In 2018, Democrats set a record with 356 women running for House seats. After the election, the number of women Democrats serving in that body rose from 64 to 89. Meanwhile, the number of women Republicans serving in the House plummeted from 23 to 13.
Recently the Center for American Women in Politics announced the number of women running for House seats in 2020. While still not on par with Democrats, Republicans set a historic record with 224 women running, an 86 percent increase over 2018. As of Tuesday, 86 of those women lost their primary, with 141 still in the running. Eleven Republican women are running as incumbents, with 20 vying for open seats and 110 seeking to challenge an incumbent. Of course, the odds are stacked against that last group.
The dilemma some of these candidates face is whether to be loyal to the man at the top of the ticket.
[M]any of the women who have won GOP primaries have a difficult road ahead, especially when they’ve had to profess support for President Donald Trump to win the nomination but may face suburban voters not so hot on the President in a general election.
Only one of the 12 women on the highest level of the NRCC’s Young Guns list — Texas’ Beth Van Duyne — is in a seat trending toward Republicans, according to ratings from Inside Elections with Nathan L. Gonzales, who’s a CNN contributor. Three of the 12 women are running in Solid Democratic districts.
Conway, the executive director of VIEW PAC, worries that touting women running in unwinnable races will only contribute to the narrative that GOP women are falling short if they don’t win this fall. “That’s setting us up to fail,” she said…
Mary Miller in Illinois’ 15th District and Lauren Boebert, who upset five-term incumbent Scott Tipton in Colorado’s 3rd District on Tuesday, are the only new women who have won GOP nominations in solid Republican seats so far.
Lauren Boebert is the latest Republican candidate who has expressed support for QAnon and related conspiracy theories, so in a district rated R+6 by Cook Political Report, Democrat Diane Mitsch Bush actually has a shot at the race.
According to Politico, things look even worse for Republican women in the Senate.
Senate Republicans could lose nearly half of the women currently in their caucus come November after recently making painstaking gains — the latest potential blow to the party in the Trump era. Out of nine Senate GOP women serving, four face highly competitive races this year in Arizona, Maine, Georgia and Iowa…
The four GOP women with difficult races include veteran centrists like Sen. Susan Collins, who is expected to take on Maine state House speaker Sara Gideon, as well as conservative freshman Sen. Joni Ernst of Iowa who faces businesswoman Theresa Greenfield. Meanwhile, McSally is in a tough race against Mark Kelly, a former astronaut married to former Rep. Gabby Giffords (D-Ariz.), and Loeffler faces an intraparty challenge from GOP Rep. Doug Collins and a fight against Democrat Raphael Warnock.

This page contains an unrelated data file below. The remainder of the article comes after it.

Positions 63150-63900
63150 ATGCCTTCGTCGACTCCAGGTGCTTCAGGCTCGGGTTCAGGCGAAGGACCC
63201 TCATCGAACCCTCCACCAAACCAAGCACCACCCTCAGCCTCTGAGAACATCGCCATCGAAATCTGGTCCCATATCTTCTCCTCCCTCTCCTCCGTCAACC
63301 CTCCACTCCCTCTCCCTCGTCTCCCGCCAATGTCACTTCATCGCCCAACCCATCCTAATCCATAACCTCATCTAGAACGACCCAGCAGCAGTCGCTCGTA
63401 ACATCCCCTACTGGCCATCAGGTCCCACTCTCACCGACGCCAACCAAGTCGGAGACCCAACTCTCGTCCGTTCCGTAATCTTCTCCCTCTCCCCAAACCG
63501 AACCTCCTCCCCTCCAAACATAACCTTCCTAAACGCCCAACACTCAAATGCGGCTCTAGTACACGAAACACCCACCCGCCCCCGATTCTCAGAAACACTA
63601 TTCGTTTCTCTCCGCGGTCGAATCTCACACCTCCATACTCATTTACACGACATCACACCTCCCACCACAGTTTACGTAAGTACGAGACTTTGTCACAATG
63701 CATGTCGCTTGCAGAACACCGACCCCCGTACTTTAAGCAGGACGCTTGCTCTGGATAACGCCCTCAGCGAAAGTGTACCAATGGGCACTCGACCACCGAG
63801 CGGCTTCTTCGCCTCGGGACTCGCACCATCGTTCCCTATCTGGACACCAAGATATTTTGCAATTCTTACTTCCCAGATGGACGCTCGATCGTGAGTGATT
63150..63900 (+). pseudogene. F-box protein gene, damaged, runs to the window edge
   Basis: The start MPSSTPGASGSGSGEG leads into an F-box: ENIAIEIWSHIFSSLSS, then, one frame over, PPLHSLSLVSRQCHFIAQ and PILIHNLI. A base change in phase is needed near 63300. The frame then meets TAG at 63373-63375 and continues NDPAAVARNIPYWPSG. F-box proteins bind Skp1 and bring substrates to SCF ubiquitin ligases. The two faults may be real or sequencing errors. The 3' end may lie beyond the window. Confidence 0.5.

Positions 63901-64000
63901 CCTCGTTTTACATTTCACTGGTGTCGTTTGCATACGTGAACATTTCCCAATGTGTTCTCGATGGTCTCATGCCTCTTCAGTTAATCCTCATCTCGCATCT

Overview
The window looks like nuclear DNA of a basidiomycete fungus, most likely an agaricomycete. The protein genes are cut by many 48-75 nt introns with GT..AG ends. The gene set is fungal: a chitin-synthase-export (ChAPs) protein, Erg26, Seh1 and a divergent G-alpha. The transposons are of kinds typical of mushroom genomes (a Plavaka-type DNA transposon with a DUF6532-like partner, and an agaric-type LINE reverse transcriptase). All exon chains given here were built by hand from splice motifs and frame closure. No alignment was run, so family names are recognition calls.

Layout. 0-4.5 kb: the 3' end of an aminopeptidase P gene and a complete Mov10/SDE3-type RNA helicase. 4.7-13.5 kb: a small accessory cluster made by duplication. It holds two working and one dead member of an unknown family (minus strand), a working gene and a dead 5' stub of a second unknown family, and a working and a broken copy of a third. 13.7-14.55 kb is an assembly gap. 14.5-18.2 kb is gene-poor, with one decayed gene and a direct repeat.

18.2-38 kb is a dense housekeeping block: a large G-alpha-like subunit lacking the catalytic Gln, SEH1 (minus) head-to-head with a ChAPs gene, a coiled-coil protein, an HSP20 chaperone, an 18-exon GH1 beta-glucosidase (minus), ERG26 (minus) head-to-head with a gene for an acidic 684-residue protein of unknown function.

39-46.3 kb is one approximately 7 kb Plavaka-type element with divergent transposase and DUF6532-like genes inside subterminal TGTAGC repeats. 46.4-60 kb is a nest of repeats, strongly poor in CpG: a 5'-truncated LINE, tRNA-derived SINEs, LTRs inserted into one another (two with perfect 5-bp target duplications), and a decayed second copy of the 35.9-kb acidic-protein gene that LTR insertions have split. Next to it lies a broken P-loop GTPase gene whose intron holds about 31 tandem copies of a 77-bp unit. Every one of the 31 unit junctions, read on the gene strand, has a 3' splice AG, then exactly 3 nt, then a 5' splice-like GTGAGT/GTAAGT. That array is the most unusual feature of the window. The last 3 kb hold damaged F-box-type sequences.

It’s pretty clear that 2020 will not be the “year of the woman” for Republicans, even with a record number running. While there is some truth to the old saying from Tip O’Neill about all politics being local, having a president like Donald Trump at the top of the ticket has turned the gender gap into a chasm.
In his surprise 2016 victory over Hillary Clinton, the first woman nominated for president by either of the two major parties, Trump won 52% of votes cast by men but only 41% of those cast by women. That gender gap of 11 percentage points tied the biggest recorded in the four decades it’s been tracked in U.S. presidential elections. Trump entered office with an approval rating of 50% among men and 38% among women — another substantial gap, and one that has remained in the double digits during his presidency. A large gender gap drove the outcome of the 2018 U.S. midterm election, when Democrats captured control of the House of Representatives. Some early national polling taken in April, right as Joseph Biden became the presumptive Democratic nominee, indicated Trump could suffer a record-setting gap among female voters in the range of 14 to 19 percentage points in the general election.
Susan, a former GOP state legislator from Wisconsin, explains her view of the Republican Party and their representatives in Congress.
When we talk about women voters, the conversation is often limited to issues like reproductive choice and equal pay. It is true that women have tended to support Democrats because of those issues. But I think Susan is on to something when she talks about her concern for the lack of morals in the Republican Party these days. A man who brags about being able to “grab p*ssy” became a president who separated children from their parents and put them in cages. Throughout all of that, he has lied almost 20,000 times since taking office while Republicans in Congress simply enabled him. A party that is only interested in the power of dominance and has no moral compass will never be one where women prevail.